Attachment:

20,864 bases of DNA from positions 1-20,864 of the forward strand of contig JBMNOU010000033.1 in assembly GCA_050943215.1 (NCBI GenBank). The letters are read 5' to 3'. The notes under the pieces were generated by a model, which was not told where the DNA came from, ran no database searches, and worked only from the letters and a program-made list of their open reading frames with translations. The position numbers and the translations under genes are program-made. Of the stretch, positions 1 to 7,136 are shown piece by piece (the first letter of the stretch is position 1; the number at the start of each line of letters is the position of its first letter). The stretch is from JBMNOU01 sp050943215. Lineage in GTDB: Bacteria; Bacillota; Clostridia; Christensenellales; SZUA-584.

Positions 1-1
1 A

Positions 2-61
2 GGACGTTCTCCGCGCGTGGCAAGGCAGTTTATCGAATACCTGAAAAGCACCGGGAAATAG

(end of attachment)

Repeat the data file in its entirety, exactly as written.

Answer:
20,864 bases of DNA from positions 1-20,864 of the forward strand of contig JBMNOU010000033.1 in assembly GCA_050943215.1 (NCBI GenBank). The letters are read 5' to 3'. The notes under the pieces were generated by a model, which was not told where the DNA came from, ran no database searches, and worked only from the letters and a program-made list of their open reading frames with translations. The position numbers and the translations under genes are program-made. Of the stretch, positions 1 to 7,136 are shown piece by piece (the first letter of the stretch is position 1; the number at the start of each line of letters is the position of its first letter). The stretch is from JBMNOU01 sp050943215. Lineage in GTDB: Bacteria; Bacillota; Clostridia; Christensenellales; SZUA-584.

Positions 1-1
1 A

Positions 2-61
2 GGACGTTCTCCGCGCGTGGCAAGGCAGTTTATCGAATACCTGAAAAGCACCGGGAAATAG